THE ALCOHOLIC CRISIS OF RAY VELCORO

RAY VELCORO, as played by Colin Farrell on series two of TRUE DETECTIVE (which airs on Sky Atlantic), is a mess in all parts of his life.

His wife has left him. His child does not really want him around. He is “owned” by a mobster. In addition, Velcoro has to work for and with a group of corrupt California law enforcement officials. He has not had the easiest life and a good argument could be made that he needs luxury rehab because he's been drowning his sorrows with bottles of booze for a long time.

Velcoro’s story is common in real life as well. According to the National Survey on Drug Use and Health, 57.6 percent of U.S. men and 46.5 percent of U.S. women twelve years old or older have reported having at least one alcoholic drink in the previous month.

RAY VELCORO TRUE DETECTIVE

For some people, it is more than one alcoholic drink. The NSDUH estimates that 17.1 million U.S. residents twelve or older, or 6.8 percent of the population have engaged in binge drinking in 2009. According to NSDUH binge drinking involves consuming “five or more drinks on the same occasion on each of five or more days in the past thirty days.

Police officers aren’t immune to such behavior. Working in law enforcement can be stressful, dangerous, and even traumatic. Some police officers such as the fictional Ray Velcoro turn to alcohol or drugs to cope.

There's a good chance your local police officer may be hooked on alcohol or drugs. Writing in POLICE Magazine, Mark W. Clark says that “statistics show that 20 to 25 percent of working police officers are chemically dependent on either alcohol or drugs.”

Clark says that “friends, family, and co-workers are most likely to see an addicted officer gradually slip into dysfunction and despair. If left unchecked, the addiction will do damage to the officer's career. Co-workers of an addicted officer may say that the officer is moody, lazy, or a pain in the ass.”

While Clark is describing real-life police officers, it is notable that this description fits the fictional Ray Velcoro. After he makes a deal with Frank Semyon, a character played by Vince Vaughn, Velcoro’s life at the Vinci Police Department unravels.

A meth addict with ties to Frank Semyon beats and rapes Velcoro's wife. Semyon tells Velcoro the identity of the attacker, and True Detective implies that Velcoro kills the felon. Semyon coerces Velcoro to become an enforcer for him, which creates a huge burden for the lawman. Velcoro does not know the identity of his wife’s child and the couple eventually divorces.

These struggles seem to run in the family. Ray’s father is Eddie Velcoro, a former sergeant with the Los Angeles Police Department. The elder Velcoro grapples with alcoholism as well as insomnia.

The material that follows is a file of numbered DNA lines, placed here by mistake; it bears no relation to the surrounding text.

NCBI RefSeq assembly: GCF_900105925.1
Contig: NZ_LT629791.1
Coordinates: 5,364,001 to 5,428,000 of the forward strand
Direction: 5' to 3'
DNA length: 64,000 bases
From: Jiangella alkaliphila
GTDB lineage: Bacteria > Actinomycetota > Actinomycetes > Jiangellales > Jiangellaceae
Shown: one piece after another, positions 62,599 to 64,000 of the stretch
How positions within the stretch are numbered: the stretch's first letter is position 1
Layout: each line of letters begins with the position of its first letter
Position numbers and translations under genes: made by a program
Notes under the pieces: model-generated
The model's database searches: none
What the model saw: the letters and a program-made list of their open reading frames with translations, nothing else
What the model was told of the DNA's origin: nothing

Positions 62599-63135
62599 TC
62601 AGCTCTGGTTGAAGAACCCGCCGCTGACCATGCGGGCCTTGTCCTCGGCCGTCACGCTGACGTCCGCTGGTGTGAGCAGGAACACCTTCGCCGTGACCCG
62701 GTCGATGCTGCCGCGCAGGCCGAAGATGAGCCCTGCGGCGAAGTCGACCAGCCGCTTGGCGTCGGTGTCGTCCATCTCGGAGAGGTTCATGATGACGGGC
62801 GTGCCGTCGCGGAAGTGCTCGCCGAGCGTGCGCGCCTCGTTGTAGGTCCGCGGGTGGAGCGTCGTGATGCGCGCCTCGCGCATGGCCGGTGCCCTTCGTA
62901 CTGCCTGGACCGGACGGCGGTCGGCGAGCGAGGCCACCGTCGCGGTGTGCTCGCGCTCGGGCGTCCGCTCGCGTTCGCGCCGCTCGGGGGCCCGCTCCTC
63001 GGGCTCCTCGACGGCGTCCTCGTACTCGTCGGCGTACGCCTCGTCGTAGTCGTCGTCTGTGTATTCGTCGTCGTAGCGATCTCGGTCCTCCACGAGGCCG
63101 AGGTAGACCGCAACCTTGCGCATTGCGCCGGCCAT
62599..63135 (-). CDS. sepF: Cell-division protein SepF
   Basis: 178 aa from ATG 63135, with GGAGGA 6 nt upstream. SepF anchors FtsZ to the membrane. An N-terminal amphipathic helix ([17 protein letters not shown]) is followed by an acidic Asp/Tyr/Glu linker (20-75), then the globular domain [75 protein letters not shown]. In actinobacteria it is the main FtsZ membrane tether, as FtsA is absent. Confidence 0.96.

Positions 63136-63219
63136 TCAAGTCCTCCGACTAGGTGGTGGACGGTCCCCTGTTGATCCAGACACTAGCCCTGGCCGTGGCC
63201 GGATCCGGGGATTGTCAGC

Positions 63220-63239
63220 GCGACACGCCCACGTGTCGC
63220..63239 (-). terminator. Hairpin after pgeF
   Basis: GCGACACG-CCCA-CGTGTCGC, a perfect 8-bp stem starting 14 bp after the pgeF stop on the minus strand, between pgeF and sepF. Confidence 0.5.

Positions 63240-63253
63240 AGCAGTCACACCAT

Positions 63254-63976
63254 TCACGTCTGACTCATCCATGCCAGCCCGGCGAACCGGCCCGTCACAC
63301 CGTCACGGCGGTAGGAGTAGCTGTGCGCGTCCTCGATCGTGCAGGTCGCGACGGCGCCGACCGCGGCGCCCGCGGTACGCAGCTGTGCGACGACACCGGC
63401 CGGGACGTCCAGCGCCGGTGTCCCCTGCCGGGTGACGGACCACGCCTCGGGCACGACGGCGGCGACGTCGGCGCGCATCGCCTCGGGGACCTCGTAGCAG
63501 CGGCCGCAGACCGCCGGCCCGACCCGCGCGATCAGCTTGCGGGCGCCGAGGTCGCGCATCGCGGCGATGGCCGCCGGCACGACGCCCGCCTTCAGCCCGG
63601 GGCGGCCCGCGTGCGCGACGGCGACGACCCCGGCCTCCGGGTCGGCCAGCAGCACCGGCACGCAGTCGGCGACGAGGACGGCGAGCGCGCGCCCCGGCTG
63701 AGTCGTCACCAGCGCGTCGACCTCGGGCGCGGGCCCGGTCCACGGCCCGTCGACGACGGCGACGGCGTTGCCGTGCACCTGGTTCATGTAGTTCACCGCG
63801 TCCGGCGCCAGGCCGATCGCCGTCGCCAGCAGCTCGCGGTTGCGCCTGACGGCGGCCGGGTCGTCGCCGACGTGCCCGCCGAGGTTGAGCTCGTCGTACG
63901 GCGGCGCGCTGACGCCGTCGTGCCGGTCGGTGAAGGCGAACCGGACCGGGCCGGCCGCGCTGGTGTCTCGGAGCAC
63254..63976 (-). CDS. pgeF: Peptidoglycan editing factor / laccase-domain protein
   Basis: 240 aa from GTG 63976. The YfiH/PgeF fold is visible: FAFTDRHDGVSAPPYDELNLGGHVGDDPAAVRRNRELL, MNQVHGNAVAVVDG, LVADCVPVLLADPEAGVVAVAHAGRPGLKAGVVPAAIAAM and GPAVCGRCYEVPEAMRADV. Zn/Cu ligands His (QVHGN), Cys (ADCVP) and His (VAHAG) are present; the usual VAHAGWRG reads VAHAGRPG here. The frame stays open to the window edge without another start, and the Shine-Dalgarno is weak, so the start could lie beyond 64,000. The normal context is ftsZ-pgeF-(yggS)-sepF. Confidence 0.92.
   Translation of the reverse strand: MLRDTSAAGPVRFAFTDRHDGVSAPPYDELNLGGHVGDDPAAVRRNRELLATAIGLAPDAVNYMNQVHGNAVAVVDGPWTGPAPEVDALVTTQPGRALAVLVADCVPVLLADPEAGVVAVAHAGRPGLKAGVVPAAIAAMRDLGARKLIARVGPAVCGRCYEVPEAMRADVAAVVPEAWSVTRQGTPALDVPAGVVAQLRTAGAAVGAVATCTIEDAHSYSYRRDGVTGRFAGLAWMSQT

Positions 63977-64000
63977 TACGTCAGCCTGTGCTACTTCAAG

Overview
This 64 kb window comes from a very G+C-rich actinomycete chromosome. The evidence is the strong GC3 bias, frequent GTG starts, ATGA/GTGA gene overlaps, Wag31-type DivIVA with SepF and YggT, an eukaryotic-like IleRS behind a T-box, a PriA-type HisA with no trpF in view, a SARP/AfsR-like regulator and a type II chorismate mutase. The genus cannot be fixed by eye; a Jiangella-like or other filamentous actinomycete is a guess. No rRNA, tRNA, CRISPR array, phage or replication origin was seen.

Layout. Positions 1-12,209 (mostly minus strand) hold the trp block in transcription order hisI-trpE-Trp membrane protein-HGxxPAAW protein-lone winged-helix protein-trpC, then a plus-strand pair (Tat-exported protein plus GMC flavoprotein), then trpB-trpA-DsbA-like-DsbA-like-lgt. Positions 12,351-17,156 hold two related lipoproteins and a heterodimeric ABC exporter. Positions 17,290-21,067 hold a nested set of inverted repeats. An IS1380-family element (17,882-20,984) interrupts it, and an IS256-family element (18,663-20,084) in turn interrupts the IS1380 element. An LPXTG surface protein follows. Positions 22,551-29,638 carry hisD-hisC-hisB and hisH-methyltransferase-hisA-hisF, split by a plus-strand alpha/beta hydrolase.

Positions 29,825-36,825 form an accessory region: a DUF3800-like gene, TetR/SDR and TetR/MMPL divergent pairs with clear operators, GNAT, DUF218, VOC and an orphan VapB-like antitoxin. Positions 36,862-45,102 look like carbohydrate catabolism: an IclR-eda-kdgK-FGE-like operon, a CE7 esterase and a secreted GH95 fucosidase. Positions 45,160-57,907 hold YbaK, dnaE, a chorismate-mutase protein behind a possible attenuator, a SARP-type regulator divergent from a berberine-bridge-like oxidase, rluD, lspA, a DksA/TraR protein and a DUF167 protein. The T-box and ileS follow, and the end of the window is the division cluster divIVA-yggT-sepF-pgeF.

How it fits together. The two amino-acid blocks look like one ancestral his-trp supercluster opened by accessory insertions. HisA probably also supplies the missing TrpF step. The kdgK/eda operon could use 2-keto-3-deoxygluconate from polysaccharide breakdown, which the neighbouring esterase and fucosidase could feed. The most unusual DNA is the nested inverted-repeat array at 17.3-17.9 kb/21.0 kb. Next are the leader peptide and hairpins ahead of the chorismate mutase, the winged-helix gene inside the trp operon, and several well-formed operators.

Ray turns to abusing substances to deal with the reality of what his life has become. He seems to suffer from post-traumatic stress disorder (PTSD). He apparently suffers from flashbacks and nightmares because of his torment.

“PTSD often stems from war, but also can be a result of exposure to any psychologically traumatic event,” said Rick Naurert in Police PTS I.com. “The disorder can manifest itself in flashbacks, recurring nightmares, anger or hypervigilance.”

RAY VELCORO TRUE DETECTIVE

Ray Velcoro seems to struggle with nightmares from the fog of war in law enforcement. He seems to have a tough time separating his mind from the past or his experiences as a police officer. He seems to have a dual diagnosis and might require luxury rehab. A dual diagnosis occurs when doctors diagnosis someone with a substance abuse disorder and a mental illness.

Although Ray Velcoro is a fictional character, many real-life people share his struggles with mental illness and alcohol. The 2013 National Survey on Drug Use and Health NSDUH reports that mental illness and substance abuse often go hand-in-hand. According to the NSDUH, “In 2013, 1.4 percent of adolescents had co-occurring MDE [major depressive episode] and substance use disorder (SUD); 3.2 percent of adults had co-occurring AMI [any mental illness] and SUD; and 1.0 percent of adults had co-occurring SMI [serious mental illness] and SUD.”

There is so much about Velcoro that we do not know. He is a complex and multifaceted character that made many viewers feel for him. The only question now is: where will True Detective series three take viewers? They will just have to wait and see.

Tommy Zimmer
Tommy Zimmer is a writer whose work has appeared online and in print. His work covers a variety of topics, including politics, economics, health and wellness, addiction and recovery, and the entertainment industry.

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